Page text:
Alibaba increased its share repurchase program to $25 billion on Tuesday, the e-commerce giant’s largest-ever repurchase plan, to shore up its bruised stock as it battles regulatory scrutiny and fears about slowing growth.
Alibaba’s stock, which had more than halved in the previous year, soared on the announcement, closing up 11%. In premarket trading, its stock (9988.HK) on the New York Stock Exchange surged 9%.
The plan comes after Chinese Vice Premier Liu He said that Beijing will roll out more measures to boost the economy, as well as favorable policy steps for capital markets, in the last few days, sparking a tech stock rally.
Alibaba Group Holding Ltd has increased its stock buyback program for the second time in a year. Last August, it increased the program’s budget from $10 billion to $15 billion.
Toby Xu, Alibaba’s Deputy Chief Financial Officer, said, “The increased share buyback reflects our confidence in Alibaba’s long-term, sustainable growth potential and wealth creation.”
“Given our strong financial health and expansion goals, Alibaba’s stock price does not appropriately reflect the company’s value.”
Alibaba’s buyback move makes sense, according to Rukim Kuang, founder of Beijing-based Lens Company Research, because Beijing’s anti-monopolistic and “disorderly expansion of capital” actions will limit Alibaba’s opportunities for fresh investments.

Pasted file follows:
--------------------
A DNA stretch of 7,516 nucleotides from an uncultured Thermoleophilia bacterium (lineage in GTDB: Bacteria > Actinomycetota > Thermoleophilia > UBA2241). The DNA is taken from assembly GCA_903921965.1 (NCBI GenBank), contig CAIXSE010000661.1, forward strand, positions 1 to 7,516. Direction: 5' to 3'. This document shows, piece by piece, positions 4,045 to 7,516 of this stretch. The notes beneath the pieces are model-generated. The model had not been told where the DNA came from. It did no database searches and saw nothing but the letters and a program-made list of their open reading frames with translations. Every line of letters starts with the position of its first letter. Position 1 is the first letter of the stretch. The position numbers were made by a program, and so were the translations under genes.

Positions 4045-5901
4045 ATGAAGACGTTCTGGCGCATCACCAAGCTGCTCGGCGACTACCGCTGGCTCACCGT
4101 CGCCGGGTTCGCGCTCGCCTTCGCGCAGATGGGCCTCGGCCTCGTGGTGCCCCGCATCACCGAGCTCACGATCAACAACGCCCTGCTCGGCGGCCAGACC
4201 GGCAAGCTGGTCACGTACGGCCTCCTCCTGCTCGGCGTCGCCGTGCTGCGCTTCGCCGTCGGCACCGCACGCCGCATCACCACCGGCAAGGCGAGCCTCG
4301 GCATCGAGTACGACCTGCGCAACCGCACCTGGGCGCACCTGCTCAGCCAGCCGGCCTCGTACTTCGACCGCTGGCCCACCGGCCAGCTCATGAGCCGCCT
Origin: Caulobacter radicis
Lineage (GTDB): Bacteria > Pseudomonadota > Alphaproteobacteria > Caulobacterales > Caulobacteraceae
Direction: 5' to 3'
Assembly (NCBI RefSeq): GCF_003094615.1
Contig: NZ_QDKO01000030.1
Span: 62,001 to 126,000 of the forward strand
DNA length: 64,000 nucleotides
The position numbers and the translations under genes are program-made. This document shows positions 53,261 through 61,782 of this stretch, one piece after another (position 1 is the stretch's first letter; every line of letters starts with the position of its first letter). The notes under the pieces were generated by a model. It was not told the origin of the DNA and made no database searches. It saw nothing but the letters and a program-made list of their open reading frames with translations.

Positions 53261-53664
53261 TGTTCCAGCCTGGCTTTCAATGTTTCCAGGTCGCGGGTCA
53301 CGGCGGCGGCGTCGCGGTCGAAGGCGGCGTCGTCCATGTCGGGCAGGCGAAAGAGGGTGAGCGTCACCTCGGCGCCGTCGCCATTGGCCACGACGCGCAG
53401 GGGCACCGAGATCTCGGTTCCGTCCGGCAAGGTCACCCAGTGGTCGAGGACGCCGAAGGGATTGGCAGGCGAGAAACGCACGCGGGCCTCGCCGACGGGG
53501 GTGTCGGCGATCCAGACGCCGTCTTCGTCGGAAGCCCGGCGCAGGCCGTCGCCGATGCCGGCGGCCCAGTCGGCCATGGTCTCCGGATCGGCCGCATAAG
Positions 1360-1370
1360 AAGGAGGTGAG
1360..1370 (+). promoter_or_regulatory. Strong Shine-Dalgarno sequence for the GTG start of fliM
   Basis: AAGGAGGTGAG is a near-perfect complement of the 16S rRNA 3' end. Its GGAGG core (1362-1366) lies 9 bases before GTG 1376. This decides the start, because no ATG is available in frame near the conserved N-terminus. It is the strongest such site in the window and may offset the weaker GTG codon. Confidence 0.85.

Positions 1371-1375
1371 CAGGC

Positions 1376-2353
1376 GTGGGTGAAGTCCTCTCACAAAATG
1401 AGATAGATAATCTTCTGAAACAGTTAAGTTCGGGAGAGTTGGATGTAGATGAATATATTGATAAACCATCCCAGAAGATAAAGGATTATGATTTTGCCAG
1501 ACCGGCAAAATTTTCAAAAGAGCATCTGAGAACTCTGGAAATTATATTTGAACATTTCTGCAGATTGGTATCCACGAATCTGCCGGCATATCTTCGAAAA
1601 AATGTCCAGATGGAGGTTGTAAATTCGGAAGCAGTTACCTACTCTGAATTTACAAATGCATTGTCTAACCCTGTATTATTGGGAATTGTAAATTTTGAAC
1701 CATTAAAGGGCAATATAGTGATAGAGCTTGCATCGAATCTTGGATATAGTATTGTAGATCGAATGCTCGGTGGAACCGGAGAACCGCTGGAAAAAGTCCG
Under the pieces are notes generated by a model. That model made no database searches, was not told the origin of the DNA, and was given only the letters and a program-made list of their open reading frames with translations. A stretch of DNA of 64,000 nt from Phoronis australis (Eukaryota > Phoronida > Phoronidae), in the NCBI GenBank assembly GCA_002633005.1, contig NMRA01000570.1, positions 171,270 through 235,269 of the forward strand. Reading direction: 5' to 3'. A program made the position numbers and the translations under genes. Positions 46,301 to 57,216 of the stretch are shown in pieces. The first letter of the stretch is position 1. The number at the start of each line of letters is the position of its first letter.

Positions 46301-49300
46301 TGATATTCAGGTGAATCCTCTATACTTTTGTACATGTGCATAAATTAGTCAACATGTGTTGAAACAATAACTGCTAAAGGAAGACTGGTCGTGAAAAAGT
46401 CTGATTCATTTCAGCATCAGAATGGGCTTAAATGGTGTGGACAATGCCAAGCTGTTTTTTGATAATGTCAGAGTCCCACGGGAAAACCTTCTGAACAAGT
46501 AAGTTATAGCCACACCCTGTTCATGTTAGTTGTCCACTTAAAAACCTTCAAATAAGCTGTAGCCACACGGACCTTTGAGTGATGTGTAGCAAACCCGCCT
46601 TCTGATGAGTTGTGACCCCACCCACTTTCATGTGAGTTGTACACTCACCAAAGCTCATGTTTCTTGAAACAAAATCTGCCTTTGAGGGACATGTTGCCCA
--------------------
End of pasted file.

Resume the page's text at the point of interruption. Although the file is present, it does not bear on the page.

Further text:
“In the future, internet behemoths will begin to refocus on their core business. As a result, corporations like Alibaba don’t need to hold such big sums of money on their books “Added he.
Alibaba stated that as of the end of December, it had $75 billion in cash, cash equivalents, and short-term investments.
Since late 2020, when its billionaire founder, Jack Ma, publicly criticized China’s regulatory structure, the business has been under fire.
Following that, authorities stopped Alibaba’s planned blockbuster IPO of its banking unit Ant Group and slammed the company with a record $2.8 billion punishment for anti-competitive behavior, causing its stock to plummet.
Its performance has also been harmed by increasing rivalry from rivals, slowed consumption, and a developing e-commerce market.
Alibaba’s most recent earnings report showed sales growth of 10% year over year, its poorest quarter since coming public in 2014 and the first time growth fell below 20%.
According to Reuters, the corporation is planning to lay off tens of thousands of employees.
Alibaba reported that as of March 18, it had repurchased nearly $9.2 billion of its U.S.-listed shares as part of a previously announced program that was set to extend until the end of the year.
The current $25 billion program will last for two years, from March 2024 to March 2025.
Alibaba named Weijian Shan, the executive chairman of investment firm PAG, to its board of directors as an independent director, and announced that Borje Ekholm, the CEO of Ericsson (ERICb.ST), will step down on March 31.